We were able to board more or less immediately, and we found ourselves in the centre four seats, one in the aisle and one adjacent. However, it soon became apparent that the aircraft was far from full, so we kept our eyes on a couple of window seats that backed onto the bulkhead (i.e. there was no-one behind us) which meant we’d be able to recline our seats if we wanted to. 😊
As everyone was boarded and seated in good time, we were able to depart a few minutes before schedule, and our aircraft was pushed back from the gate just before 22.10 hours, made its way to the runway and roared off into the black December night.
Once the ‘plane was at cruising height and the seatbelt sign switched off, we (and quite a few others!) decided to move to a more preferred location. Some people in the centre had the whole row of four seats to themselves so, by raising the arm-rests on all the seats, they were able to stretch themselves out full length, and cover themselves with several blankets to get a full night’s sleep.
Trevor and I enjoyed a pre-dinner drink and then they came round and started to dish out the meals. I chose braised beef and vegetables which would have been very enjoyable but for the fact that my tray table was on a slant, and I needed about six hands to stop everything from sliding slowly off it, some onto my lap and some onto the floor. Only by wedging by knee underneath the tray could I keep it level, but I was pleased when the meal was over and the resulting detritus cleared away.
There was nothing I wanted to watch on the in-flight entertainment, but I had my iPad with me so I had plenty of reading material in the form of digital books and magazines, as well as music to listen to. However, once the cabin crew had dimmed the cabin lights and made everyone pull their window shades down, sleep was impossible; it always is for me on an aircraft, I can never sleep sitting up. In fact, I was beginning to wish I’d bagged the central four seats as well!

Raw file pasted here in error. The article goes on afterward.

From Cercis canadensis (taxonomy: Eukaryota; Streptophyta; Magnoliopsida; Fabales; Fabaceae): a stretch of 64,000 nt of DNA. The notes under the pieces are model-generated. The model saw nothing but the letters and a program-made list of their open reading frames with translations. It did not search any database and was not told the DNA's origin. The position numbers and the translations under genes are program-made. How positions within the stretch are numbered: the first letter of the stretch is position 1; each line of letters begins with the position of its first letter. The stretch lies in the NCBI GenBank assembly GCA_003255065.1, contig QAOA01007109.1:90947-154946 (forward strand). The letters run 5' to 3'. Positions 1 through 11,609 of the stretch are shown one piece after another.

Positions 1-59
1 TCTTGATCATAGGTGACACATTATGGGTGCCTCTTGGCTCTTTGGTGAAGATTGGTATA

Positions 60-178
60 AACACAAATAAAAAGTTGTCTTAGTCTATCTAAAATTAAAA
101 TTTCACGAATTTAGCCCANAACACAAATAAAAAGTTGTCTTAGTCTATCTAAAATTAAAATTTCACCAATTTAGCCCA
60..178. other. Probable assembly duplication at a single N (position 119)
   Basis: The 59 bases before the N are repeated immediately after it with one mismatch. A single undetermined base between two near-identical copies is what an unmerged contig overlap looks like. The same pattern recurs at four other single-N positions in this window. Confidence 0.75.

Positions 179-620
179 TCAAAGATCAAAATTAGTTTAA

Anyway… the 12 hours passed in its usual inexorable way and, because we were travelling south-east, we enjoyed a very early sunrise; the aircraft’s wing turning a molten gold as the sky went from red to orange to a brilliant blue. However, as a lot of people were still asleep, the staff kept coming round and asking people to lower their window shades again. ☹
Eventually everyone slowly came back to life as the exciting new day beckoned. When we were about an hour away from landing, they came round with fresh hot coffee and breakfast and we could see “land ahoy” out of the aeroplane windows.
Soon the “fasten seatbelt” sign came back on as the aircraft took up its final approach. Our captain had told us that we were going to circle round in a holding pattern a couple of times as another flight was due in just before us, but we’d still land on schedule.
Finally, we touched down on Mauritian soil, on 27 December 2018 at 14.10 hours local time. We had finally arrived, after a looooooooong 12 hours. 😊